• "Jennifer Kamplan" (Sean Young) is a hard-working advertising executive who has just been promoted to the position of general manager for her ad agency. Her extreme ambition, however, has a price in that her commitment to her career is taking an extreme toll on her marriage to her husband "Patrick Kamplan" (Ari Cohen). So to help her make ends meet at work she hires an extremely aggressive marketer named "Stacy Sherman" (Georgia Craig) who swears her complete loyalty to her. What Jennifer doesn't know is that there have been rumors about Stacy from her former colleagues that are simply too bizarre to be believed. Now rather than reveal any more I will just say that I was pleasantly surprised by this made-for-television drama in that it had a decent plot with a good performance by Sean Young who seemed tailor made for this particular part. On a similar note, I also thought Georgia Craig performed well enough but seemed a bit out-of-character for her role. Be that as it may, I enjoyed this film for the most part and I have rated it accordingly. Slightly above average.
  • Warning: Spoilers
    When i watched it at the end i almost cried i mean she killed her and trash talked her how mean is that? She was also trying to kill her husband how sad. Overall it was a pretty good movie until the sad part. Everyone should have an employer like Stacy. I liked the remark "Looks like your perfect execution was'int so perfect." Cant wait till shes thrown in jail for the rest of her life. So 8 out of 10. After all Stacy did she killed her. NO one should have a boss like Jennifer. The twist was sad i cant believe she said those things and then killed her like that i mean Stacy loved her. (kinda strange really) So i think a part of me died inside when she killed her own "Friend" Really super sad. But whoever directed it was a genius imagination. But that's what to expect from lifetime the death of the innocent. Really great movie though.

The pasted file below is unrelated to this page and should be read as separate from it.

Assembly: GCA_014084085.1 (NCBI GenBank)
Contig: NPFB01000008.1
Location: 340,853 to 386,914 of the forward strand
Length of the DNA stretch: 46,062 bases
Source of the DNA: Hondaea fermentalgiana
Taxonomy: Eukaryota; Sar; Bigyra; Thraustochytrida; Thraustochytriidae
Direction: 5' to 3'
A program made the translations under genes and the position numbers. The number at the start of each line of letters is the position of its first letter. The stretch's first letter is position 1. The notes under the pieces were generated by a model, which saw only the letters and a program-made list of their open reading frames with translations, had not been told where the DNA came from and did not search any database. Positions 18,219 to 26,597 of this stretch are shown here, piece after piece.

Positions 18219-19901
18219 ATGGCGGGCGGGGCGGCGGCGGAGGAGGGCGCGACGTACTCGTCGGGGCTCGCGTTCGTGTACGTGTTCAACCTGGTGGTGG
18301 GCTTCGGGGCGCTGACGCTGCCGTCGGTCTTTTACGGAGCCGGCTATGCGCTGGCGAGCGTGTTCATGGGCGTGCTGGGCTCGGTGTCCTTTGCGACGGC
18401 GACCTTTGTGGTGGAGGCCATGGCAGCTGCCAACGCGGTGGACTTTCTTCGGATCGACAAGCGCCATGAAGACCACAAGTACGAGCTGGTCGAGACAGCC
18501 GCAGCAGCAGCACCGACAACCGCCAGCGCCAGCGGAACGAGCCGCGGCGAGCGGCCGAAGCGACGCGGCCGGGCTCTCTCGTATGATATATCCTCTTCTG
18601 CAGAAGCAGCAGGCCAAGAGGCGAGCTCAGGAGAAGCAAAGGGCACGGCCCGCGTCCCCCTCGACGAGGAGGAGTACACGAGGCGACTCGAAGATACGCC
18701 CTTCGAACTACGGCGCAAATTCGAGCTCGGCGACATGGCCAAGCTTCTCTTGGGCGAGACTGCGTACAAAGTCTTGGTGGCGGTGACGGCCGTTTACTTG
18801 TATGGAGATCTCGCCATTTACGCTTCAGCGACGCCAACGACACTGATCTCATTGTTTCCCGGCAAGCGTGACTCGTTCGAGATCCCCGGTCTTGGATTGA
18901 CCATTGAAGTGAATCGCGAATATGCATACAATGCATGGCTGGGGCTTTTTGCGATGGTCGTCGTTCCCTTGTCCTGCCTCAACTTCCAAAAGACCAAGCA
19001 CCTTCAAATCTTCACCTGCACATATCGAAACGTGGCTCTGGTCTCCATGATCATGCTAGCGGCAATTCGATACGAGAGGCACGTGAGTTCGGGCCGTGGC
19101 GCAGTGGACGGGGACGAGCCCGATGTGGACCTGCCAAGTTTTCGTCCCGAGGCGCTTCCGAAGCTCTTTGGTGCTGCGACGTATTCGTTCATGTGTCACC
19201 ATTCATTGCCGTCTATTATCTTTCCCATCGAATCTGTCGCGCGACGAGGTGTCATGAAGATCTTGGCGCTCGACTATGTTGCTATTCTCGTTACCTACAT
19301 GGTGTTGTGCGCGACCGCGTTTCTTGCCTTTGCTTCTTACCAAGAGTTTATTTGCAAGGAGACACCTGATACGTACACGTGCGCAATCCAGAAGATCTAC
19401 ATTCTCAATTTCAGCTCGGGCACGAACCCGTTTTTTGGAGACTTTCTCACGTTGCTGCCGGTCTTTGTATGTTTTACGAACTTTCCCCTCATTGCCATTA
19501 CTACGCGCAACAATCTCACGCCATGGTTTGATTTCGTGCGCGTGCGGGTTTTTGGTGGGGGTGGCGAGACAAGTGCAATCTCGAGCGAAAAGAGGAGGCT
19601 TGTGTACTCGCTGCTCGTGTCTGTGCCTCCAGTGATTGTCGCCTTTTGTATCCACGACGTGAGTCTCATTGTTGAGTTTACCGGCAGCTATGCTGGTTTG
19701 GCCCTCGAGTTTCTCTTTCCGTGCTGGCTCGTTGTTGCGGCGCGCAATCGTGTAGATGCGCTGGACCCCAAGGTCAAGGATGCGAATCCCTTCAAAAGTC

• Warning: Spoilers
    **SPOILERS**Always knowing how to get what she wants advertising executive Jennifer Kamplan, Sean Young, hires the very determined and no holds bar, when it comes to getting a multi-million dollar account, Stacy Sherman, Georgia Craig, as her exclusive both right hand man, or woman, and dirty trickster.

    Cold blooded and totally immoral when it comes to getting on top and stying there Stacy in no time at all murders Jennifer's rivals in the advertising business. Tracy first has Jennifer's business competitor Martin Keller, Paul Christie, electrocuted in his swimming pool. Stacy then sets her sights on top advertising honcho Terrence Leary, Bill Dow, who's in the process of taking over Jennifer's company HR&Y advertising in a hostile bid. Getting him smashed on martini's Stacy has Leary get into a very compromising position with her that she secretly has video taped. With his both reputation and marriage on the line Terrance can do nothing but give into Stacy's demands which is drop all plans of taking over Jennifer's advertising firm.

    Loving her work as well as her boss Stacy goes so far as brutally murdering this sleazy car thief Larry Mailshak, Druc Laurie,for just stealing Jennifer's expensive Porsche side-view mirrors. Leaving the scene of the crime, an outdoor flea-market, Stacy leaves her unique and expensive silver Tiffany mechanical pencil there by mistake. This in itself would really mean nothing to the police investing the murder but that fact that Stacy really went out of her way to have Jennifer's west-coast boss, of HR&Y, the load mouth and abrasive Roger Shapiro, Brent Stait, killed did. Shapiro's murder in a staged, by Stacy, car smash-up connected the second half of the Tiffany pen & pencil set to Stacy when the cops, who ware on the scene of the Mailshak's killing, interviewed her. Stacy unknowingly was writing on a pad with the pen that was noticed by sharp eyed police sergeant Carlos Moresco, Jason Schombing.